A Comparison of Credit Risk Mitigation Tools, by Buddy Baker

Note: this is one in a series of international blogs to help credit managers learn how to assess risk in foreign countries and expand their potential customer base.

Most CMA members don’t know me. I don’t make it to many CMA activities because I live in Chicago. But about a year ago, I joined CMA as a vendor member who provides credit-related services to CMA members.

I’d like to invite you to a short webinar I’ll be conducting on December 3. I think you’ll find the information to be useful and maybe even compelling. The webinar will be a review of multiple techniques for managing credit risk. Maybe you are familiar with all of them but never compared them side by side. I’ve attached a chart that should give you an idea of what I’ll be talking about.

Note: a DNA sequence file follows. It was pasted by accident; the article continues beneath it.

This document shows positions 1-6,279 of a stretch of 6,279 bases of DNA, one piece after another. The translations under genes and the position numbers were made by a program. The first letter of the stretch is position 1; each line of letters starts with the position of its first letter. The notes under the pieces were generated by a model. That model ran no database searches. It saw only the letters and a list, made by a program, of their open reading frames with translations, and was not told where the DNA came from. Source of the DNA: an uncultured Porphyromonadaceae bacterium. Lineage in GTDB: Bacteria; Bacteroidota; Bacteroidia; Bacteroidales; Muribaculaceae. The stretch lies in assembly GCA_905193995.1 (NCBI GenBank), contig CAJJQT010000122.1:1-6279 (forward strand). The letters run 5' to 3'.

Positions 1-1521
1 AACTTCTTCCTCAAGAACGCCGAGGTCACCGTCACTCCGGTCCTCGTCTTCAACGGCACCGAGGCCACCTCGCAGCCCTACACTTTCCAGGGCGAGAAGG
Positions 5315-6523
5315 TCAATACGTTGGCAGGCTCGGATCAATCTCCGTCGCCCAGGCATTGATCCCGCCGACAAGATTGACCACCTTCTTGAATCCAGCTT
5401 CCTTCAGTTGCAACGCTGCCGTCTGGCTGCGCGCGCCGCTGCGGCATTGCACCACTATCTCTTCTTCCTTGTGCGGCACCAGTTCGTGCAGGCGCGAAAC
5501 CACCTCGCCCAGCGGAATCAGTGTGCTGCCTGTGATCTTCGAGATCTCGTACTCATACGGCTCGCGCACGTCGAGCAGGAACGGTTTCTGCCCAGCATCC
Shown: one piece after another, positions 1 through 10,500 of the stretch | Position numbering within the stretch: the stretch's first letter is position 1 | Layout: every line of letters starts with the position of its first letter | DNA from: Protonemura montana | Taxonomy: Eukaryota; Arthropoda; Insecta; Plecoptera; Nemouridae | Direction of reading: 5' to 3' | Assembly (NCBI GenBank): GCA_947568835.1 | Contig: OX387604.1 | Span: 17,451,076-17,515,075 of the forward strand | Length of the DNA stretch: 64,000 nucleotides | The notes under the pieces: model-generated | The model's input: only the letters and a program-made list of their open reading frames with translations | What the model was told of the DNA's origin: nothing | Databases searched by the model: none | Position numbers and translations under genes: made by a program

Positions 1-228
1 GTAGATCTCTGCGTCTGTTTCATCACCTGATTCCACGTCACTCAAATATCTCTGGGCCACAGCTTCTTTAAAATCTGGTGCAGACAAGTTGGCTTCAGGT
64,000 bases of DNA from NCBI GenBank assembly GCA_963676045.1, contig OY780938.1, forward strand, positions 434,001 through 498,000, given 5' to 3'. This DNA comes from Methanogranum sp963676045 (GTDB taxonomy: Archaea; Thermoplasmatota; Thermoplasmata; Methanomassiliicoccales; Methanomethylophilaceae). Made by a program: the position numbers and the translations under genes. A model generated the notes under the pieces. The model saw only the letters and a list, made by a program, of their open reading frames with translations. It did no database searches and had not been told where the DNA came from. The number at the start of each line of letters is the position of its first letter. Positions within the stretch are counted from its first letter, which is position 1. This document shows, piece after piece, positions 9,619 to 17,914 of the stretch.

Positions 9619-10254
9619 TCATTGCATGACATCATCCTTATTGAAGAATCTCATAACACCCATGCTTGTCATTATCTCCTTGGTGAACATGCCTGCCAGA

You can sign up for the webinar here. http://www.anscers.com/upcomingevents.aspx?eventId=1840

Then, in January, I am planning to be in Los Angeles to conduct some classroom-style seminars on these techniques. If the webinar makes you decide you’d like to understand some of these techniques better or get some classroom practice at matching risks with risk-mitigation techniques, I hope you’ll come to one or more of these seminars. In addition to risk mitigation, one will be on structures for arranging financing for your domestic and international sales (much of which is built on the risk mitigation techniques). These seminars are not limited to CMA members, but CMA members will get a discount.